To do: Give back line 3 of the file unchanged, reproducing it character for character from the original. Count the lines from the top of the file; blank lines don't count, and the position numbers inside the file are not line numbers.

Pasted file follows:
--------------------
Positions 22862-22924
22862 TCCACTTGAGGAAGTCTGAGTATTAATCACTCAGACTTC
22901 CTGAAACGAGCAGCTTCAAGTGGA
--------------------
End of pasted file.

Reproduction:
22901 CTGAAACGAGCAGCTTCAAGTGGA